Land of the Lost is the story of the Marshall family, who while on a river rafting trip, fall through a mist-covered waterfall and end up in an alternate universe. Rick Marshall and his children Will and Holly become trapped in a land that time forgot, a place inhabited by dinosaurs, ape like creatures called Pakuni, and the menacing lizard creatures known as Sleestak.
Premiering in the fall of 1974, the Saturday Morning TV show was an instant hit for creators Sid and Marty Krofft, already famous for H.R. Pufnstuff and a slew of other kid oriented programming they produced. The series would go on for three seasons, but would live on in reruns, video and eventually a full DVD boxed set of the entire series, complete with interviews, trivia and multiple commentaries from writers, cast and crew.
The series focuses on the Marshall family's struggle to find their way back home, and their encounters with various dinosaurs, Paku, Sleestak and an impressive array of characters who ultimately also found themselves stranded in the Land of the Lost.
The story editor for the first season was noted science fiction writer David Gerrold, who brought many of his compatriots into the fold as writers for the show. Such esteemed sci fi authors as Larry Niven, Ben Bova, Theodore Sturgeon and Norman Spinrad wrote episodes for Land of the Lost. Since Gerrold had penned the infamous Star Trek script "The Trouble with Tribbles," there is little wonder that Star Trek alumni such as Dorothy "D.C." Fontana and actor Walter Koenig also contributed scripts to the show.
Actors on the show include Spencer Milligan as Rick Marshall, Wesley Eure as Will Marshall, Kathy Coleman as Holly Marshall, Philip Paley as Cha-Ka and Walker Edmiston as Enik the Altrusian.
The Sleestak were all portrayed by college basketball players, the most famous of which was Bill Laimbeer who would go on to gain fame with the Detroit Pistons of the NBA.
Sharon Baird played Sa the Paku, and also appeared on the original Mickey Mouse club as, you guessed it, Sharon!
The Land of the Lost exemplified the family unit, with messages about working together and taking precautions woven into many of the episodes.
After the family takes refuge in "High Bluff," a cave safely positioned high off the forest floor, they begin to gather water, food and other materials from which to make their stay as comfortable as possible.
They quickly learn that the aggressive Sleestak, along with the many dinosaurs that roam the land, will end up being their main antagonists through the run of the series.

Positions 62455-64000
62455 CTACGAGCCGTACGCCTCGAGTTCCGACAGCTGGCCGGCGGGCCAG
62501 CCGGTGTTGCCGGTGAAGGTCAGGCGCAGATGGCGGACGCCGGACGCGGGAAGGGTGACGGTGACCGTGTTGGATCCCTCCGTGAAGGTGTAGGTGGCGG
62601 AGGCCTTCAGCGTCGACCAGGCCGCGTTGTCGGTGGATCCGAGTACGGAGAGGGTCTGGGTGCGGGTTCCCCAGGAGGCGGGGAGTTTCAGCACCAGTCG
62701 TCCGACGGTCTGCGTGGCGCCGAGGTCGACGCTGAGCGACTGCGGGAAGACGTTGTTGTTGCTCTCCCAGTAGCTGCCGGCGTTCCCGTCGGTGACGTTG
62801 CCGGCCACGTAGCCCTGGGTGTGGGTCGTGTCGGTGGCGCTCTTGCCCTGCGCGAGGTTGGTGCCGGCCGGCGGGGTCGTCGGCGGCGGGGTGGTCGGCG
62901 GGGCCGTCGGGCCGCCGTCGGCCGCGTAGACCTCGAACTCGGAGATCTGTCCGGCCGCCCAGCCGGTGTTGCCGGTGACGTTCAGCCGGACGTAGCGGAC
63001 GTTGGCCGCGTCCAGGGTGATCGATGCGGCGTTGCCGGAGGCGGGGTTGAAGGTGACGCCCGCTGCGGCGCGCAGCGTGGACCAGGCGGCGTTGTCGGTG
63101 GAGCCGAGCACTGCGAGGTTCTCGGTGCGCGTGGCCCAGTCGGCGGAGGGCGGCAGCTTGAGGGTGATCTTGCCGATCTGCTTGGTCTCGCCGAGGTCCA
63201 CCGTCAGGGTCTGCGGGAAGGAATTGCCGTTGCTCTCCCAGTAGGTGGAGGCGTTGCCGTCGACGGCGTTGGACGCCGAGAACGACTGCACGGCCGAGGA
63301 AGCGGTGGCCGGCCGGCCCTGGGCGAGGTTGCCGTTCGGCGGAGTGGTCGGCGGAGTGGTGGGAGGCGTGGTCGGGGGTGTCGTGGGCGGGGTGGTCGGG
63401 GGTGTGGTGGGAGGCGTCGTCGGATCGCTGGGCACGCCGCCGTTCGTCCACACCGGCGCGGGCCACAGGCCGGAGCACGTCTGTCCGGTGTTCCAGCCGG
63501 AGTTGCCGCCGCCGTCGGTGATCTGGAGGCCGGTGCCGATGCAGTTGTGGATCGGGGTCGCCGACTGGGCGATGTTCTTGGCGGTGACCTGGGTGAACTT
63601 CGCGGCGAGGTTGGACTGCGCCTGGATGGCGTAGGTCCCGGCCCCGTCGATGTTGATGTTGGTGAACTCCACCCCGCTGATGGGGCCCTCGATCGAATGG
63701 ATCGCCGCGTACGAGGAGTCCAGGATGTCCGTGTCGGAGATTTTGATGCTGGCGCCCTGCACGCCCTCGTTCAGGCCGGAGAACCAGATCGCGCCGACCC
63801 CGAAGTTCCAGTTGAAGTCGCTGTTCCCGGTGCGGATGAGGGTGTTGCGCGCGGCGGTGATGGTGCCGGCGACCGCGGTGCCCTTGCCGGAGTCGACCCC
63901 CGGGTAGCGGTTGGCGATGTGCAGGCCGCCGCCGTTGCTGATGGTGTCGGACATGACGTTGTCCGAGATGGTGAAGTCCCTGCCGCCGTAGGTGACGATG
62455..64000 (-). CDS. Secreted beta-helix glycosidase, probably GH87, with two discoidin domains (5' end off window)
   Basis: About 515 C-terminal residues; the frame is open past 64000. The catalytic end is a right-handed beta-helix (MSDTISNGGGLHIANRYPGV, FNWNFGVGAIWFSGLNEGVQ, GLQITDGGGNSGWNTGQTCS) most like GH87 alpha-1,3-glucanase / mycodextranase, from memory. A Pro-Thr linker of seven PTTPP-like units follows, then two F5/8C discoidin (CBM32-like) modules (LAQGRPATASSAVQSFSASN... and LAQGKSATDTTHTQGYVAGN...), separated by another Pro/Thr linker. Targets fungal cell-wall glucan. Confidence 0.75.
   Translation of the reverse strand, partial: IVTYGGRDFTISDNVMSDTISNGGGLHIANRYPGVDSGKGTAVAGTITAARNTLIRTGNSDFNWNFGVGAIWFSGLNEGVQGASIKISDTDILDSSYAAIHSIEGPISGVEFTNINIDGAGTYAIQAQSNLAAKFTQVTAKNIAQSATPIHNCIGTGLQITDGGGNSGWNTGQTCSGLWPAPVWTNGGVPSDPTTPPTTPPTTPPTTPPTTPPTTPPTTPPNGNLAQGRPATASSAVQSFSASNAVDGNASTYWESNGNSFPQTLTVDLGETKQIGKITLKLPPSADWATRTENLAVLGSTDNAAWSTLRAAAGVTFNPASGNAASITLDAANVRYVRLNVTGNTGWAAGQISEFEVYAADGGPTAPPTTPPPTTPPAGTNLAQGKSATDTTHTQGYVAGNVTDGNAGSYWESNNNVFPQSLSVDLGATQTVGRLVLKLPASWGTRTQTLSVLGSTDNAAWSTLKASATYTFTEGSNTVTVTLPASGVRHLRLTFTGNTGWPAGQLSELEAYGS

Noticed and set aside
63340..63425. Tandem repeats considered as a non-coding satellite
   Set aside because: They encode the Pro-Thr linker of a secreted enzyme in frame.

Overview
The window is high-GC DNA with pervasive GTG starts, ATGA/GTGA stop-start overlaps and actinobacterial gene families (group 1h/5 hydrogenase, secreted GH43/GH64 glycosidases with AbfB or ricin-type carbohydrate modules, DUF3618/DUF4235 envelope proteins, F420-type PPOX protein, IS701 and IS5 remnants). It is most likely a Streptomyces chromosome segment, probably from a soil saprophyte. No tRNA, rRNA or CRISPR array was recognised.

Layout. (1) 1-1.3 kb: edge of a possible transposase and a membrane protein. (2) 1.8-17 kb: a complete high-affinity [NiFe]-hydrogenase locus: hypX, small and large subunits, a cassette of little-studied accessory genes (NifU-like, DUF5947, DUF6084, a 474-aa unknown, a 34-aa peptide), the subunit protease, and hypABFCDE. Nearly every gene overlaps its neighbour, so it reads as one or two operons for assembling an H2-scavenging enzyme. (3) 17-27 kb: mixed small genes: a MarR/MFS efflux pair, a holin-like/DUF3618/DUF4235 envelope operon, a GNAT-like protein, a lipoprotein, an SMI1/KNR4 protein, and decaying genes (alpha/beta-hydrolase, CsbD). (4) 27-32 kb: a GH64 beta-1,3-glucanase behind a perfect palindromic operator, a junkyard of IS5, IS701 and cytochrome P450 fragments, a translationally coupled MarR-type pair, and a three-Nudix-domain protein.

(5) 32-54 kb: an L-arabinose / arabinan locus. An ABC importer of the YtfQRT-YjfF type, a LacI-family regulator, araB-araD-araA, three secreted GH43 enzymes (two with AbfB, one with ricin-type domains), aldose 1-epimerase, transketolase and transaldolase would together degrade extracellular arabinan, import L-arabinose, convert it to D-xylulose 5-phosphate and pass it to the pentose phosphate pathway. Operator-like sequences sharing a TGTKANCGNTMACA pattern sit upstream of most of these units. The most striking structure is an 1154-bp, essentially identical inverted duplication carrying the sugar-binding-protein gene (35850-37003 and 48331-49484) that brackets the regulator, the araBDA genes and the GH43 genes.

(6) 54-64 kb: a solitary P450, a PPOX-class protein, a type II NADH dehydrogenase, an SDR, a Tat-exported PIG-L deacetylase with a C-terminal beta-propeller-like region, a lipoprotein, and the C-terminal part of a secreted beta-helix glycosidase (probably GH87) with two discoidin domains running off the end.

With such plot devices as Pylons, Skylons, time doorways, crystal matrix tables, the Lost City and the Sleestak catacombs, adventure was not lacking on the snow.
We were also introduced to a slightly smaller and golden Sleestak named Enik who spoke English and although preoccupied with finding his own way home, would assist the Marshalls from time to time if they caught him in a good mood.
As season one turned into season two, there were some significant changes happening. Scutter McKay replaced Joe Giamalva as Ta, the leader of the Pakus. David Gerrold gave way to Dick Morgan as story editor, and Sid and Marty Krofft took over as producers.
The kids, including Chaka, grew. The Marshalls had new clothes, new tools and more gear. That year in the Land of the Lost really paid off for learning new survival skills to be sure!
There were also episodes where Rick Marshall was suspiciously absent, leaving the entire episode to the kids and Chaka. This has been explained away in previous interviews as Spencer Milligan taking on roles outside of the show.
The episodes got a little more intense in season two, some quite serious topics, especially for a Saturday morning kids show. But as Sid and Marry Krofft have often stated, they wanted the show to be one that parents could watch with their kids, and still be entertained.
Season three really shook things up in the Land of the Lost. Rick Marshal fell through a time doorway and exited the program, to promptly be replaced by his brother Jack, played by veteran actor Ron Harper. Uncle Jack was out searching for his brother, niece and nephew when he ended up going over the same waterfall that had stranded the Marshall family in the first place.
The family left High Bluff and made their home in the Temple on the outskirts of the Lost City.
The kids really grew up and had entirely different clothes, Wesley played guitar and sang on some episodes and Chaka became the lone Paku on the show, complete with an amazing new total grasp of the English language.
Season three also featured many guest stars, people who likewise fell into the Land of the Lost for a myriad of reasons.
The show ended without warning after the third season so a finale was never made. It's a shame too, because all those Saturday mornings spent pulling for the Marshall family to get home would have been aptly rewarded with big "and they live happily ever after" episode. But it just wasn't to be.